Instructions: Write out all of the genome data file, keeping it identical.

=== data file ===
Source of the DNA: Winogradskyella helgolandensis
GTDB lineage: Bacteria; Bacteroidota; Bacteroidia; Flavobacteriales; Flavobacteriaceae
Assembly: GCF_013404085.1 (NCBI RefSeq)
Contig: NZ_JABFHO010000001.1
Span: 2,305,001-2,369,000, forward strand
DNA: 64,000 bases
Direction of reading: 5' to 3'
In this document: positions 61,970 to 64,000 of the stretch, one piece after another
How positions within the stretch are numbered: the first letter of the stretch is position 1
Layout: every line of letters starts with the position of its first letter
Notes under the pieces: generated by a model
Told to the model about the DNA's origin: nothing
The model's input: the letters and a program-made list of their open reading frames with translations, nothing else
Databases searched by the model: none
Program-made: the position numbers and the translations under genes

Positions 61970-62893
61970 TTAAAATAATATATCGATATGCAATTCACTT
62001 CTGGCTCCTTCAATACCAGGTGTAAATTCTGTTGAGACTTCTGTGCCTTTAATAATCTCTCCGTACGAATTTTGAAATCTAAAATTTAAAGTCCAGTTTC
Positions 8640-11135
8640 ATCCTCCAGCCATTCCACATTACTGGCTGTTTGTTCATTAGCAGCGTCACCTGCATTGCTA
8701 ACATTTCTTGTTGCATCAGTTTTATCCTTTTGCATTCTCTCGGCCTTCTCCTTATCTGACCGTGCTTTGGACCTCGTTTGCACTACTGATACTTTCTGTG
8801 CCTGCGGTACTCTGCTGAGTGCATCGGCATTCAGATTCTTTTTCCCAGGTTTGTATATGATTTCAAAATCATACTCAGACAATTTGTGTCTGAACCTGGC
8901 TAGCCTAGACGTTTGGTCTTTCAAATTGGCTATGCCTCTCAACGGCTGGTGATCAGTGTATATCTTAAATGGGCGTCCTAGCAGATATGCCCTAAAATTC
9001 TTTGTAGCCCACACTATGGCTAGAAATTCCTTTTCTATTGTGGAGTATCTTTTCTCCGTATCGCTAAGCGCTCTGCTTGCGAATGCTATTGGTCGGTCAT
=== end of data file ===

Source of the DNA: Winogradskyella helgolandensis
GTDB lineage: Bacteria; Bacteroidota; Bacteroidia; Flavobacteriales; Flavobacteriaceae
Assembly: GCF_013404085.1 (NCBI RefSeq)
Contig: NZ_JABFHO010000001.1
Span: 2,305,001-2,369,000, forward strand
DNA: 64,000 bases
Direction of reading: 5' to 3'
In this document: positions 61,970 to 64,000 of the stretch, one piece after another
How positions within the stretch are numbered: the first letter of the stretch is position 1
Layout: every line of letters starts with the position of its first letter
Notes under the pieces: generated by a model
Told to the model about the DNA's origin: nothing
The model's input: the letters and a program-made list of their open reading frames with translations, nothing else
Databases searched by the model: none
Program-made: the position numbers and the translations under genes

Positions 61970-62893
61970 TTAAAATAATATATCGATATGCAATTCACTT
62001 CTGGCTCCTTCAATACCAGGTGTAAATTCTGTTGAGACTTCTGTGCCTTTAATAATCTCTCCGTACGAATTTTGAAATCTAAAATTTAAAGTCCAGTTTC
Positions 8640-11135
8640 ATCCTCCAGCCATTCCACATTACTGGCTGTTTGTTCATTAGCAGCGTCACCTGCATTGCTA
8701 ACATTTCTTGTTGCATCAGTTTTATCCTTTTGCATTCTCTCGGCCTTCTCCTTATCTGACCGTGCTTTGGACCTCGTTTGCACTACTGATACTTTCTGTG
8801 CCTGCGGTACTCTGCTGAGTGCATCGGCATTCAGATTCTTTTTCCCAGGTTTGTATATGATTTCAAAATCATACTCAGACAATTTGTGTCTGAACCTGGC
8901 TAGCCTAGACGTTTGGTCTTTCAAATTGGCTATGCCTCTCAACGGCTGGTGATCAGTGTATATCTTAAATGGGCGTCCTAGCAGATATGCCCTAAAATTC
9001 TTTGTAGCCCACACTATGGCTAGAAATTCCTTTTCTATTGTGGAGTATCTTTTCTCCGTATCGCTAAGCGCTCTGCTTGCGAATGCTATTGGTCGGTCAT